http://fc07.deviantart.net/fs71/i/2011/355/6/3/christmas_fairy_by_angelesruiz-d4iem8u.jpgIn a tiny tree house nestled in the Forest of Tranquility lived a fairy elf named Mairí. Today was a very special day for Mairí for this year she was hosting the Christmas Eve feast.  All day she flitted from one corner to another of her four room house, decorating it for the occasion.  The entire population of birds who also lived in her tree whistled Christmas carols while hopping from snowy branch to snowy branch as the aroma of baking bread permeated the crisp winter air. 

Holding a sea blue ornament between her thumb and forefinger, Mairí squinted at her reflection and frowned.  Not shiny enough.  Quickly, she frosted the glass with her breath and wiped it clean on her forest green velvet sleeve.  Much better!  She eased it onto one of the tinsel-laden branches of the fir tree in her sitting room.  Stepping back, she placed her hands on her hips and nodded in satisfaction.   Her little house glittered and shimmered from top to bottom with silver garlands, colourful glass orbs, golden instruments, and lighted candles.  

Mairí glanced out her window to the sundial on her large front porch.  Oooh, they should be here any minute!  She looked over her list to make sure everything was ready.

“Seaweed salad, check! 
Wild boar steaks, check! 
Fruit salad, check! 
Black Forest pie, check!”

A sharp rap on the door sent her scurrying to see who it was.  Just outside stood a tall, scarlet-cloaked figure with dragon wings spread wide.  Mairí threw open her door and embraced the woman.

“Your Highness, ‘tis so good to see you!  Come in, come in.”

“Elfie!” the Dragon Queen exclaimed as the warmth of the cottage beckoned her inside.  Removing her cloak, she draped it on one of the protruding branches by the door and refolded her scaly wings against her back.  “Is Princess here yet?”

“No, no sign of her.”

The Dragon Queen tapped a finger on her chin with a guttural hmm.  “She left before I did.  Did she get lost?”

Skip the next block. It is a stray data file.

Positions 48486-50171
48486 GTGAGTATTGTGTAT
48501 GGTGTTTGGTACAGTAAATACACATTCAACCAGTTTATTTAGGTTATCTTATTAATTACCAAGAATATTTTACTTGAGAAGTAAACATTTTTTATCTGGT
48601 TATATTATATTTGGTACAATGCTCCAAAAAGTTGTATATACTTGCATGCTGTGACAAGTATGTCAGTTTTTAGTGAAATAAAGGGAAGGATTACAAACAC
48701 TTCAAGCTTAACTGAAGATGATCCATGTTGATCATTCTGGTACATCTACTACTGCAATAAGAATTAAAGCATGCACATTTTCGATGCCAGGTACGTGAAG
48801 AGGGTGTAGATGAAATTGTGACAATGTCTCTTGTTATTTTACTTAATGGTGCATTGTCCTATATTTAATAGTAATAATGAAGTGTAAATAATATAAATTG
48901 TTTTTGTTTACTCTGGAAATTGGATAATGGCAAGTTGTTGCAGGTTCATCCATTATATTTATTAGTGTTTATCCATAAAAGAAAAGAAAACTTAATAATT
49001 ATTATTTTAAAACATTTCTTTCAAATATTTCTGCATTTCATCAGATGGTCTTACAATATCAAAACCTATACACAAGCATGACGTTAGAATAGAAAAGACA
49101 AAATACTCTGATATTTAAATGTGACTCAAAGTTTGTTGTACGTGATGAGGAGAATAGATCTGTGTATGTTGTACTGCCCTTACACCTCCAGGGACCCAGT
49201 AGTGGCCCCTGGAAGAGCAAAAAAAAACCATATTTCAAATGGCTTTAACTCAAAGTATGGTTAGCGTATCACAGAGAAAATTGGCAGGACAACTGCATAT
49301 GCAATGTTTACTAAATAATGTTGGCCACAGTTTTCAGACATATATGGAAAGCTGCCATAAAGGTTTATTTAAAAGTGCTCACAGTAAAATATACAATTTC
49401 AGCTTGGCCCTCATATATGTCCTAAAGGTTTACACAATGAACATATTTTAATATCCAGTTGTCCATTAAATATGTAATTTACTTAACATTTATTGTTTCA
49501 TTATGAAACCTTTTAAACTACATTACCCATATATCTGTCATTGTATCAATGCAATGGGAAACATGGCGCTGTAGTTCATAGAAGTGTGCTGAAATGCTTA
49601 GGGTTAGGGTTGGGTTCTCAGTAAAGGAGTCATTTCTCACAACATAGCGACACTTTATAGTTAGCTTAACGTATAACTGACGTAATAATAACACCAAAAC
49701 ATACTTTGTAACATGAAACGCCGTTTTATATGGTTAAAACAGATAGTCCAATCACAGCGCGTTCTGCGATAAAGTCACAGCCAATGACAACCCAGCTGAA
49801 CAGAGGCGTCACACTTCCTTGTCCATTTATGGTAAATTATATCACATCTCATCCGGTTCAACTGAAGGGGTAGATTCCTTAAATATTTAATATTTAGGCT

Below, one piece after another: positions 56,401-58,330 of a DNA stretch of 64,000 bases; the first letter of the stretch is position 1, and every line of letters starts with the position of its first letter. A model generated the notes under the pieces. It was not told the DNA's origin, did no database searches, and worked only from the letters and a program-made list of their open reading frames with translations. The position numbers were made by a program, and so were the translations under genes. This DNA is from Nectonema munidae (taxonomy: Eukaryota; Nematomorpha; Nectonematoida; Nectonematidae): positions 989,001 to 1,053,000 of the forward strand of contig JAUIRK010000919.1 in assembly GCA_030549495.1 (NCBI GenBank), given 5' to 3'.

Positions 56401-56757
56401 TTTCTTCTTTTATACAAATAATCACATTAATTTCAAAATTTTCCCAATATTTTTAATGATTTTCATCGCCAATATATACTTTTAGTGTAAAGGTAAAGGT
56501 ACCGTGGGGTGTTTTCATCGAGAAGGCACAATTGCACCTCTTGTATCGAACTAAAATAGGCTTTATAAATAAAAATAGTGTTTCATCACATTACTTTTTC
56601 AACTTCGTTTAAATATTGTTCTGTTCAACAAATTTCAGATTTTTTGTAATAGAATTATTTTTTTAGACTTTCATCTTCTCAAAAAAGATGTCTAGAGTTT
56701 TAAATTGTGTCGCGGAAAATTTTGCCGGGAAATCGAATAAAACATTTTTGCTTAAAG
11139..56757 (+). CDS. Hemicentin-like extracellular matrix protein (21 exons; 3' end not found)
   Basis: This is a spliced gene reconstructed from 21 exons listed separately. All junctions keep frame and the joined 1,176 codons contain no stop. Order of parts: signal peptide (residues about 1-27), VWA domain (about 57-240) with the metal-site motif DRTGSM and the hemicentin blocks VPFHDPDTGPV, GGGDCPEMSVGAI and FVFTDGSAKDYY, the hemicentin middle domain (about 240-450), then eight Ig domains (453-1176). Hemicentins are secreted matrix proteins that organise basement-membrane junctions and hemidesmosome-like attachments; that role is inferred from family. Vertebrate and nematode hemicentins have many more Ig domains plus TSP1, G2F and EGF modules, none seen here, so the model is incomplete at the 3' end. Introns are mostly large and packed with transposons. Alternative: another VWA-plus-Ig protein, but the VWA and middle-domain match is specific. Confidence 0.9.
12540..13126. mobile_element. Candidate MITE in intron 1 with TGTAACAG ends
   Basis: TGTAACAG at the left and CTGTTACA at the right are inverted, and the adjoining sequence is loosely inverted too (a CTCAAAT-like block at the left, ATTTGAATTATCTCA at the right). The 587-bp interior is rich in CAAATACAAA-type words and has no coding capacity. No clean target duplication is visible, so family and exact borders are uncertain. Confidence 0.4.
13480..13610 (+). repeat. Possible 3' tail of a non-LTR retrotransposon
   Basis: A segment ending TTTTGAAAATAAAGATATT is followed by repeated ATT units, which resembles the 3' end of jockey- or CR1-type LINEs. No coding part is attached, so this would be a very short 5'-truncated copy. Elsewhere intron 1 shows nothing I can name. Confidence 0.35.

As they pondered the whereabouts of their fishy friend, jingling bells sounded from under the floorboards.  Mairí perked up.

“Ah, that will be her!   I installed a pulley since she doesn’t have wings to get up here.”  

But to their surprise, a rabbit came through the trapdoor instead of a mermaid.

“Quick, quick!” it cried.  “The princess is netted!”

“Netted?!” the two gasped.  They exchanged worried glances then burst into action.  The Dragon Queen retrieved her cloak as Mairí doused the fire in the kitchen and the rabbit scrambled onto the Queen’s shoulder to direct them.  


It did not take them long to fly there.  Landing by a ring of ominous hills, the rabbit scurried to the ground and pointed towards them.

“There!  She’s in there!” it squeaked before running off in the opposite direction.

“I’ll sneak in closer and see what’s up,” Mairí volunteered.  “Highness, stay here and make sure we don’t get ambushed!”

Nodding, the Queen sat down on one of the fallen logs as the fairy elf disappeared into the shadows through the opening between the hills.

As Mairí wound her way through the woods, her long ears could just make out the sound of high-pitched cackling.  Soon, the noise grew louder and a little clearing opened up in front of her.  Ducking down, she crawled over to a particularly leafy bush and peered over it.  Mairí sucked in her breath as she spotted their friend wriggling in a crude net.  Not three feet away, four goblins sat around a blazing campfire.  One of them had an apron tied around her thick waist and was stirring in the cauldron over the fire.